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- WFN has been providing DNA Information, Websites, and Administration to FTDNA Surname DNA Projects since 2004 (About Us).
FTDNA and WFN have a long-standing relationship (Learn more).
Surname DNA testing is the newest tool available to genealogists!
- Surname tests allow genealogists to verify their father's father's father's (etc.) paternal ancestry.
- Surname DNA information can be very powerful when combined with traditional paper trails.
The following surnames are currently included in this project:
St-Martin, St. Martin, Saint Martin
The St-Martin DNA Project is open to all St-Martin families (including spelling variations) with origins in France (or in another French-speaking country).
Project Background & Objectives
This project was formed in order to explore the relationships of the various St-Martin families with origins in France. St-Martin, in some families of 18th-century Québec, is a "dit name" for the surname Martin, so DNA comparisons to Martin families with origins in France should also be considered. Since this project is based on a particular surname, it uses the y-chromosome DNA test ("y-DNA") to determine direct paternal lineage.
Accompanying this project is the St-Martin Genealogy web site (http://arslanmb.org/stmartin/stmartin.html), which focuses on the family of Jean Martin dit St-Martin, a French soldier who was born around 1683. He married in 1709 in Contrecoeur, Verchères County, Québec to Marie Anne Banlier dit Laperle (a daughter of Mathurin Banlier dit Laperle and Françoise Verninne). They are the direct ancestors of many of the St-Martins in Canada and the USA.
Jean Martin dit St-Martin's family was not the only St-Martin family in early North America. There were several others. The relationship of these other St-Martin families to Jean Martin dit St-Martin has not yet been established, but this surname DNA project should help to shed some light on these questions.
There are two important metrics of y-DNA that are useful for genealogy: haplogroup and haplotype. Haplogroups show how all humanity is related from an ancient perspective, while haplotypes are useful from a more recent (historical) standpoint to establish relationships within a particular family or closely related groups of families. Haplogroups are based on a mutation known as a Single Nucleotide Polymorphism, or SNP, (a substitution at a base pair that occurs very infrequently) and are represented by a tree structure, while haplotypes are shown as the number of "repeats" (a numerical value known as a Short Tandem Repeat, or STR) at specific y-DNA markers (often in groups of 12, 25, 37, or 67, if using the FamilyTreeDNA testing service).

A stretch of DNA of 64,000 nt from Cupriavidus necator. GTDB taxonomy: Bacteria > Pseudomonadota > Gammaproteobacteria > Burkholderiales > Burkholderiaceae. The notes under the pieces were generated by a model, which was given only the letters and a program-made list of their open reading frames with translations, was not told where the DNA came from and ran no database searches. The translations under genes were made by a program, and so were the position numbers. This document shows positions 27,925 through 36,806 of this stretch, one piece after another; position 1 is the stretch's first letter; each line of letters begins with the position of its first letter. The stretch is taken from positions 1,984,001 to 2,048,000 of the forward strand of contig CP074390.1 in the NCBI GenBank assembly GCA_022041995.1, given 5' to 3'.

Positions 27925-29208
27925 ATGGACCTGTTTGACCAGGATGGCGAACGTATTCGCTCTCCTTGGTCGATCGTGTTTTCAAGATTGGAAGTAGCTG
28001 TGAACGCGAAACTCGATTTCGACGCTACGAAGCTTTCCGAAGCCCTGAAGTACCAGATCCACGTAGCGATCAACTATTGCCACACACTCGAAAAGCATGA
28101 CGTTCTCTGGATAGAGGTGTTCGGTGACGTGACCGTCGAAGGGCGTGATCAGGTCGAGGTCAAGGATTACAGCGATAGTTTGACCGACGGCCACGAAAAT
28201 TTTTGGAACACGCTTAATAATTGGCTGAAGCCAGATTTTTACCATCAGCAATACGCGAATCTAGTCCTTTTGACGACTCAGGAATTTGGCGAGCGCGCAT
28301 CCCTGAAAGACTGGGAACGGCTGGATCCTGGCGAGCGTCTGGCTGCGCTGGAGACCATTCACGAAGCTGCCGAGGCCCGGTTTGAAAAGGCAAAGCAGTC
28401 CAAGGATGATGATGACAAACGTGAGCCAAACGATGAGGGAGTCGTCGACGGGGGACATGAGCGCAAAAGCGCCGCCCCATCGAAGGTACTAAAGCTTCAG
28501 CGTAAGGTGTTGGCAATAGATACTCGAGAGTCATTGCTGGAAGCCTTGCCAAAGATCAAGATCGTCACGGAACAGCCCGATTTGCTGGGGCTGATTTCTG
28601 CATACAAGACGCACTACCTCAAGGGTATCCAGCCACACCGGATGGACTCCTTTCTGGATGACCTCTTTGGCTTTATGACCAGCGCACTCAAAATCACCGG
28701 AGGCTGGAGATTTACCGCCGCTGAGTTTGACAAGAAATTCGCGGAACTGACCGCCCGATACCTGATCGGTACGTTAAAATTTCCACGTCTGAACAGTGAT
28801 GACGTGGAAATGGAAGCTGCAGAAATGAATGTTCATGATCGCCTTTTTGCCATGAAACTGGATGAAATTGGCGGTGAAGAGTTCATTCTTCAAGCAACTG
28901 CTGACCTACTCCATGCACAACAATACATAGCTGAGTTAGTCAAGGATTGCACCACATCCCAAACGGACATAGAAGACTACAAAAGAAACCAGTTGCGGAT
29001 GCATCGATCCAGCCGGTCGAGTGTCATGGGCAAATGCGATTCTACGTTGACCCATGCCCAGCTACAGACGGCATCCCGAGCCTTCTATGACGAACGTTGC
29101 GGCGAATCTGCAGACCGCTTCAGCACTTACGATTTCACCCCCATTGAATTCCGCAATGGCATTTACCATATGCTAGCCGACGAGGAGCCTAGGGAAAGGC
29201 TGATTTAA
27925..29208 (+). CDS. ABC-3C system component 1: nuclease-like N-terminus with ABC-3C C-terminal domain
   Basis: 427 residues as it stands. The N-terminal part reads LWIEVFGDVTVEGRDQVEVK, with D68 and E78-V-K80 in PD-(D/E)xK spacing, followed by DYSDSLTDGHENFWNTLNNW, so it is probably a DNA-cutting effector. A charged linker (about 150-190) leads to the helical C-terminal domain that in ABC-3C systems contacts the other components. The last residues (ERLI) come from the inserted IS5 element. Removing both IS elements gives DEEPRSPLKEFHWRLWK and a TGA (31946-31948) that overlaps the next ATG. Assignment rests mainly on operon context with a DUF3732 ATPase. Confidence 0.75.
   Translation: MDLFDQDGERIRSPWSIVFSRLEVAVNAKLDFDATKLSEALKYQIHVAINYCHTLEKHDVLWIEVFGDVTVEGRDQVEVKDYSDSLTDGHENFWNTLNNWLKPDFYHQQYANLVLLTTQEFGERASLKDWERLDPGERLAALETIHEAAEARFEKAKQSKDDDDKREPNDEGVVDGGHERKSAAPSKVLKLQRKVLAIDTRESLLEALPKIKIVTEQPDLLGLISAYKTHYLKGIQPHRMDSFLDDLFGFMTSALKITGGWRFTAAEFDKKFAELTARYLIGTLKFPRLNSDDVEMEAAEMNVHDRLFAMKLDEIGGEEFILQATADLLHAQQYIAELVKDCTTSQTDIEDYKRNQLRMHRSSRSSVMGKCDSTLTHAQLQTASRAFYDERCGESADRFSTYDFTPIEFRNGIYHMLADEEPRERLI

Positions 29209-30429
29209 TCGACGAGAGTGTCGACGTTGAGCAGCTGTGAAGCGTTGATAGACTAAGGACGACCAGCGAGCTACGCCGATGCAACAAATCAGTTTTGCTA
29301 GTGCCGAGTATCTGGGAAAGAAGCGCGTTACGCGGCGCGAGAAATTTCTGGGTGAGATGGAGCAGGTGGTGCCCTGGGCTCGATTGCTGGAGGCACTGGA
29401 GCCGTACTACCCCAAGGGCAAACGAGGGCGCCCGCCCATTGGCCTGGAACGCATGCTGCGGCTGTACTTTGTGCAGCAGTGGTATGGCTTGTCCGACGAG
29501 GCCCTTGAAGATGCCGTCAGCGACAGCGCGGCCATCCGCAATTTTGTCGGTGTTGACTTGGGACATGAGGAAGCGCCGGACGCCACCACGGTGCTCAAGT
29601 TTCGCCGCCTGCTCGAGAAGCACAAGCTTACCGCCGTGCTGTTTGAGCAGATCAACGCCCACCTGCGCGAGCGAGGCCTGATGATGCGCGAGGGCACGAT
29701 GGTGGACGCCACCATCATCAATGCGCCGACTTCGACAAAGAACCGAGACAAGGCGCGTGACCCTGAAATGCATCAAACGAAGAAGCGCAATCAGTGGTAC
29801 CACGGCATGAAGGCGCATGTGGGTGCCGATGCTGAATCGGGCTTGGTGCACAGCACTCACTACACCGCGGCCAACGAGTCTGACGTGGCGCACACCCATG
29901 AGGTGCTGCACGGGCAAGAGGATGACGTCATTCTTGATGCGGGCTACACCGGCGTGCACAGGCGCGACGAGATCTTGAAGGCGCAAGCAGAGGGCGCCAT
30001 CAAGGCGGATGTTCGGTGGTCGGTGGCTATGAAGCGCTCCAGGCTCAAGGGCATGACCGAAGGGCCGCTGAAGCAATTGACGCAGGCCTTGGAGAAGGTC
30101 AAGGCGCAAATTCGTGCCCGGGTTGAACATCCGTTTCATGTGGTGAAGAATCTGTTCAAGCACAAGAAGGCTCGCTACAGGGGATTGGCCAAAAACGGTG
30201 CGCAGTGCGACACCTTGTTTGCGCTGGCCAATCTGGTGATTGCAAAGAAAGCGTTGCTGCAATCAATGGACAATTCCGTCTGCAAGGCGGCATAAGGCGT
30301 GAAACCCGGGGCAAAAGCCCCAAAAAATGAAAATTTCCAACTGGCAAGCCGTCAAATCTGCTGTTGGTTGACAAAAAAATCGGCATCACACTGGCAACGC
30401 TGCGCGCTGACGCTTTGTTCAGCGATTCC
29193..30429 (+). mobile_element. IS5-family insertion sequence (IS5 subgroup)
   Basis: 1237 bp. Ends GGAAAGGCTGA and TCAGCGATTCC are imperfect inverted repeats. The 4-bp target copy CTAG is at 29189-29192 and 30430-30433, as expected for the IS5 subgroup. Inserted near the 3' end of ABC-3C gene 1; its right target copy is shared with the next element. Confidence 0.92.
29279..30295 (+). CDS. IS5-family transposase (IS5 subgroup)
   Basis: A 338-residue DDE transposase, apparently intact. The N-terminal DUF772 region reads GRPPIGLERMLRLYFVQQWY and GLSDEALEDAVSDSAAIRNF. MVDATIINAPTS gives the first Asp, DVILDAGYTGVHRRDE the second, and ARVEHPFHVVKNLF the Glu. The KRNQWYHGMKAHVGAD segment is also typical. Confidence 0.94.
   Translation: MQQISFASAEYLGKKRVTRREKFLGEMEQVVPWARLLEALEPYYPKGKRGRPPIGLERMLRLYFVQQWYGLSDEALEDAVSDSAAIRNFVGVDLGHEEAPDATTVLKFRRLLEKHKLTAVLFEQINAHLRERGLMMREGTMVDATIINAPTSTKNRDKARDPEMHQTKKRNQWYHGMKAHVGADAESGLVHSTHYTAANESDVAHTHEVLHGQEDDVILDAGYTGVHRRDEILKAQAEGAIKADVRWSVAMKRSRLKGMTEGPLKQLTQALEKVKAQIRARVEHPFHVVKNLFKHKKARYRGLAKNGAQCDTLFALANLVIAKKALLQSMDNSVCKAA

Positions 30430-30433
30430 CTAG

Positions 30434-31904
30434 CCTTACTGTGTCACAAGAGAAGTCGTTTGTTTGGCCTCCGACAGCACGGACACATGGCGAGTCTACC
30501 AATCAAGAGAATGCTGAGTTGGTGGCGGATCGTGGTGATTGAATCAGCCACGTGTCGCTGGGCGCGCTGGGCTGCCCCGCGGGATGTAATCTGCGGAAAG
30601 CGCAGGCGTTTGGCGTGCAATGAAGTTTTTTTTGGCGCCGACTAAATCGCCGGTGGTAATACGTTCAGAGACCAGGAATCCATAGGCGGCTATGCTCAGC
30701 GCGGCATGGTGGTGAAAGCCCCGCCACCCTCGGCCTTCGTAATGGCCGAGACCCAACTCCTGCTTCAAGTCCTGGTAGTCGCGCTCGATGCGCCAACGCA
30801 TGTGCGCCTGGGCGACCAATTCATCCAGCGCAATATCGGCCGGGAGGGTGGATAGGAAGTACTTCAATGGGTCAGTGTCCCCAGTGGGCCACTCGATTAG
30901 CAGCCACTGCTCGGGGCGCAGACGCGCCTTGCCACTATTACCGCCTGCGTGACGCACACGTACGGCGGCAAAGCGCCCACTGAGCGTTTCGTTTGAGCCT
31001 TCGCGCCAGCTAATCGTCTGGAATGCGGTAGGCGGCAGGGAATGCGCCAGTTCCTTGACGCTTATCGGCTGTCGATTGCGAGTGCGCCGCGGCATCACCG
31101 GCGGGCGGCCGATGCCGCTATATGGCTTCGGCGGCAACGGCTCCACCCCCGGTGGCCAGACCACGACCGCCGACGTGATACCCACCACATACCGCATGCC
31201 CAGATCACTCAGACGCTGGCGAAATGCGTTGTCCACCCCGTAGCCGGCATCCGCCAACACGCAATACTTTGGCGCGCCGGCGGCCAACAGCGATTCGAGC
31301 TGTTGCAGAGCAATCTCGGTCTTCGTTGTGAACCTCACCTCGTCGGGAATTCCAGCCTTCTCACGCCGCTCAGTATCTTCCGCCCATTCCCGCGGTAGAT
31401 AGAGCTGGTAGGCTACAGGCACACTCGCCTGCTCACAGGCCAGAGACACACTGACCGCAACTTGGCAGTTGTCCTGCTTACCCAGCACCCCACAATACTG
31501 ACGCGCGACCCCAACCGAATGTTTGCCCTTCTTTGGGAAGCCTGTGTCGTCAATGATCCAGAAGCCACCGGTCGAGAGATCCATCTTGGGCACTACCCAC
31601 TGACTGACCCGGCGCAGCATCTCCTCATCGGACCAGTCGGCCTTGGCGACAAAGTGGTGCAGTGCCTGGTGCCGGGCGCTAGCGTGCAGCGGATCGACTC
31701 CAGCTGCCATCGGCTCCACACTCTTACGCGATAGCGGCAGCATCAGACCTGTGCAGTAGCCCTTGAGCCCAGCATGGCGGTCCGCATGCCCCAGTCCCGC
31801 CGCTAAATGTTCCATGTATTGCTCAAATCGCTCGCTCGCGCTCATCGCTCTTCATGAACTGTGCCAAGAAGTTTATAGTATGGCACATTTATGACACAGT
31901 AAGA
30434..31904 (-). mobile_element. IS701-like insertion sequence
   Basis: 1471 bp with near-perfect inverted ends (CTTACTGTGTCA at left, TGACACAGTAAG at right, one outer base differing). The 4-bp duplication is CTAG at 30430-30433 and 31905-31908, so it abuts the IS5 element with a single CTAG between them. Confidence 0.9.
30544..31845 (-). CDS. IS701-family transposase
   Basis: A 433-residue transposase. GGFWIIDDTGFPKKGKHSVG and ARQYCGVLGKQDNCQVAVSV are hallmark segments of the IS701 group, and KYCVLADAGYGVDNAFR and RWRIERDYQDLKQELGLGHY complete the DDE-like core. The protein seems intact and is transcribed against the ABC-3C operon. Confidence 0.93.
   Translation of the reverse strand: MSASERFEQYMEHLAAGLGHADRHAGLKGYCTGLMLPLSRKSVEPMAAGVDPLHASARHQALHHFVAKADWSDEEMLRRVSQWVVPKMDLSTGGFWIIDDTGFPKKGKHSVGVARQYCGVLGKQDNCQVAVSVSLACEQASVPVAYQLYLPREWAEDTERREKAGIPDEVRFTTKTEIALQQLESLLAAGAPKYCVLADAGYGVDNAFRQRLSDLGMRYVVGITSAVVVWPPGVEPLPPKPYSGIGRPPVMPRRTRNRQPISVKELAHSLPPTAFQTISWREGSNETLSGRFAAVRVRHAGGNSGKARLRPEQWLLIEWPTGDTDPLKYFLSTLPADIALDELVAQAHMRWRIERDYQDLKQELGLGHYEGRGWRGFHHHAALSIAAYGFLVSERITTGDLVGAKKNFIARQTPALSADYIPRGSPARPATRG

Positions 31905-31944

We know from y-DNA testing of his direct male descendants that Jean Martin dit St-Martin belongs to haplogroup family R1b1a2. This designation is a specific location on the y-DNA haplogroup tree, a branch off the R1b haplogroup family. R1b is the most common y-DNA haplogroup in western Europe. (Since this is a rapidly evolving field of study - pardon the pun, the haplogroup nomenclature frequently changes. For example, R1b1b2 was recently changed to R1b1a2. Keep this in mind when reading the literature.) A "Deep Clade" test will be ordered soon to further refine this haplogroup to determine exactly where in the R1b1a2 branch he resides. Knowing this to be Jean Martin dit St-Martin's haplogroup will allow us to determine how closely other families of the St-Martin/Martin surname are related to his family.
How closely related any two individuals are (with the Jean Martin dit St-Martin family) can be determined by comparing their y-DNA haplotypes. This comparison is known as the genetic distance. If two known direct male descendants of Jean Martin dit St-Martin differ at one of more of the haplotype markers (known as Short Tandem Repeats, or STRs), then each of those mutuations (insertion or deletion of a repeat) must have occurred in a specific individual (a descendant of Jean Martin dit St-Martin). All direct male descendants of that individual will carry that same mutation in that haplotype marker. If we get participation from direct male descendants of each of the sons and grandsons of Jean Martin dit St-Martin, we may eventually be able to determine a person's location on Jean's descendants tree based on the mutations within their haplotype. A minimum of 37 or 67 markers is preferred for genealogical purposes.
I've used the family of Jean Martin dit St-Martin (of Québec) as an illustration of the use of haplogroups and haplotypes. The same concepts apply to the other St-Martin families from France. It is my hope that many different North Americans and Europeans of French descent (with the St-Martin surname and its variations) will join the St-Martin DNA Project, so that we can determine (1) which families are related to each other, and (2) learn more about their origins in France.
To view the y-DNA test results and haplogroup/haplotype comparisons for current members of the St-Martin DNA Project, select the y-Results link at the top of this page. Where known, the earliest known St-Martin ancestor of each member is shown, with common descendants grouped together. The Patriarchs page provides more details on each member's descent from the earliest ancestor, including where they fit within the tree of descendants.
To order a y-DNA test to join this project, select the Order Test link at the top of this page.
Another way to support this project (especially for those of us not fortunate enough to carry the St-Martin y-chromosome) is to contribute towards the Group General Fund to help offset the cost of tests for project members. Be sure to click on the letter "S" and specify the "St.Martin" group. You may contribute anonymously or by name, and you can specify that your contribution of funds be used for a particular family or branch.